Messaging Apps — the new paradigm

Apps are evolving to a new model conveniently labeled “messaging”. Whether you’re using Facebook Messenger, WhatsApp, Amazon Alexa or another messaging app, what’s taking shape is transformative.

This is a new paradigm shift.

typical messaging interface

In the late-80’s the software world underwent a shift that changed user experience profoundly — Graphical User Interfaces (GUI). We are now seeing a new paradigm shift that is fundamentally changing application interfaces again.

For those of you who weren’t working back then, this is what computer interfaces looked like…

text interface

This type of interface disrupted its predecessor — printouts, but that’s ancient [fast] history.

The text-based interface transcended computing hardware evolution (mainframe, minis, PC’s), it was about user interface. Menus, forms, tabular data lists, all that was visible and interactive about an application was text. Usually monochrome, 80-columns, plain text.

Then, out of this plain-text world came the GUI (graphical user interface) as the beginning of a virtual desktop. It had frames (aka windows) that could be better organized, it had visualizations of graphical elements. It introduced color, fonts and iconography, and let’s not forget the trash can!

early GUI desktop

While at first taxing on CPUs and memory, the GUI paradigm shift changed apps in fundamental ways. Their user interfaces were completely reworked and re-imagined.

This is what paradigm shifts do.

Like text-based interfaces, the graphical user interface transcended computing evolution: whether you used PC, Mac, Internet, or mobile, the GUI was there. It adapted to screen dimensions, and to increases in computing resources. It organized desktops that juggled an increasing array of application stuff.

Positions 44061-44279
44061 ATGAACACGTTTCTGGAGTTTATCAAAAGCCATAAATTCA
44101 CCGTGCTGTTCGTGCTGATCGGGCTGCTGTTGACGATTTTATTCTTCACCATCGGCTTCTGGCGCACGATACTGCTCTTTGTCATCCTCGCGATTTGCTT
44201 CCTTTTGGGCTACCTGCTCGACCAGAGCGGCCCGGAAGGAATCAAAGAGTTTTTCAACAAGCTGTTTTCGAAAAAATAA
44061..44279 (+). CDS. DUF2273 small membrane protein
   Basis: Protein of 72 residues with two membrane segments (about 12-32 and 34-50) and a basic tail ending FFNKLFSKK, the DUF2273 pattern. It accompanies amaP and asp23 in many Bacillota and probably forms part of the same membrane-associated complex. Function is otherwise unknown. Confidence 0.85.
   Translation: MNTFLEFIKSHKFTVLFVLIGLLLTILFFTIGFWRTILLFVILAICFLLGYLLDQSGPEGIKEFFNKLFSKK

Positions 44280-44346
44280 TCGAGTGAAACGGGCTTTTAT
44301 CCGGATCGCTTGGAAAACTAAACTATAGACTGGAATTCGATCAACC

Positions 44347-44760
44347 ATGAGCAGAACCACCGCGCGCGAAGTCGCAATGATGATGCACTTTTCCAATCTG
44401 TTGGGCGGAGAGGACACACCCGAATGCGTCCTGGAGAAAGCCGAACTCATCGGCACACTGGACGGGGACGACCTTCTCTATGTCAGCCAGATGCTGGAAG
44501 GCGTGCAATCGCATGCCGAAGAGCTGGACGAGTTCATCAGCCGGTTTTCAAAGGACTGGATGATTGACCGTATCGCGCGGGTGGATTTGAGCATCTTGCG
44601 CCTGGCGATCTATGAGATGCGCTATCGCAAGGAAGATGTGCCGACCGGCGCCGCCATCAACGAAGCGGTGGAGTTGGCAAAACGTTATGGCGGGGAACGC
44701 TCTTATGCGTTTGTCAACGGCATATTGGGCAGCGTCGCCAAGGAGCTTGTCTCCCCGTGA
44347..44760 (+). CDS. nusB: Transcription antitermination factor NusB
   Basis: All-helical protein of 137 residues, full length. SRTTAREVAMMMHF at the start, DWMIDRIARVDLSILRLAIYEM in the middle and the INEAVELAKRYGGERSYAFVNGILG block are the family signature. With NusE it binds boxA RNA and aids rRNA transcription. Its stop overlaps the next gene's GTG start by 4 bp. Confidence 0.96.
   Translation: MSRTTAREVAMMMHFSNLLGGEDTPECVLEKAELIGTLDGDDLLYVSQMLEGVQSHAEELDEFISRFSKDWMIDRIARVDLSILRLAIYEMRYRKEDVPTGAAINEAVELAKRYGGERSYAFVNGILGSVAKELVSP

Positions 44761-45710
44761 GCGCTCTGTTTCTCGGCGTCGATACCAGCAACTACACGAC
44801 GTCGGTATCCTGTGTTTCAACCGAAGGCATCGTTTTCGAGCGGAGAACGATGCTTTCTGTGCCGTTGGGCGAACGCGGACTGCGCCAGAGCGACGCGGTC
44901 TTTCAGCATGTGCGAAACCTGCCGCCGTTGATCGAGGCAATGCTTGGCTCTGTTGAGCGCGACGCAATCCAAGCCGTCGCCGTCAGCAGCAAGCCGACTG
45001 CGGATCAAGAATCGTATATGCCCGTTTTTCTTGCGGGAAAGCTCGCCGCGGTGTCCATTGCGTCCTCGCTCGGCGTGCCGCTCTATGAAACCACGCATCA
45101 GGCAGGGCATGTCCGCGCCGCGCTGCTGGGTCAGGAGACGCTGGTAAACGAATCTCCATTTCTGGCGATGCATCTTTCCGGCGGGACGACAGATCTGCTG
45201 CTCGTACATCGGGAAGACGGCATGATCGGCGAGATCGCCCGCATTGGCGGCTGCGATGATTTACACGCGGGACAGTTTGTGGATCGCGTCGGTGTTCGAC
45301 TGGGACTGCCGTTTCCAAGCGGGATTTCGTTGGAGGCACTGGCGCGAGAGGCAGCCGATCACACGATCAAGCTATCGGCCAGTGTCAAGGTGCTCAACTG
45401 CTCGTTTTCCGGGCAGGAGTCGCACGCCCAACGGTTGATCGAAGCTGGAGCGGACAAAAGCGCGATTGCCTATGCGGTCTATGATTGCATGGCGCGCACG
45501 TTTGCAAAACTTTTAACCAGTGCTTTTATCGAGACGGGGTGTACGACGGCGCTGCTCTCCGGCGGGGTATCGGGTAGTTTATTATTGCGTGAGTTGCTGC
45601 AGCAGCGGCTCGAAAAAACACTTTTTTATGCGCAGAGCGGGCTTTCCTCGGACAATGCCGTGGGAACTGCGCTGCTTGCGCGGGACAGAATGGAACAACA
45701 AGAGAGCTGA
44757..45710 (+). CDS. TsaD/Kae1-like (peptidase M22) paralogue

Now, nearly 3 decades after the GUI changed computing, we’re seeing the beginnings of the next major shift. Messaging apps are the new user interface. More succinctly…

Conversational User Interface (CUI) is the new UI.

What is this about?

  • Simplicity: just say what you need and get information

Rather than navigating through menus, sub-menus, forms, icons, etc. the user simply states what she wants from a service. No training, no getting lost, no need for a specialized interface.

  • Ubiquity: use one messaging app (potentially SMS) as an interface to many services

Rather than installing a new app, registering a user for it, etc. the user leverages an existing messaging app, possibly no app at all (SMS).

  • Seamless Control: type, talk, listen, …

Why type when you can talk? Why read a screen when you can listen while doing other things? The interface can be seamless.

In this CUI transformation, the interface trends towards non-existence, it blends into what the user is doing. In this model the best app, the best form, the best navigation is none at all.

Less is more.

As with any paradigm shift, there is fundamental change, and this surfaces entirely new opportunities.

New frontiers brought to the forefront by CUI’s already include:

  • Natural Language Processing (NLP)

Simply put: computer (software) understanding of written language. The capabilities here are already up to par with what many applications need in this new paradigm.

  • Voice-to-text

Again a realm that is ready to be put to service. Some exciting advancements taking shape on this front.

  • SMS and voice gateway services

Ubiquitous services available to application dev teams.

  • Auto-response frameworks (‘chat-bots’)

This is a white-hot space with a lot of noise, hype and potential. Definitely worth deeper exploration.

Beyond these exciting developments there are also some unchartered frontiers that are not yet currently in focus, also vertical-specific impact and constraints in health-care, finserv, eCommerce, travel, etc.

A lot more to discuss…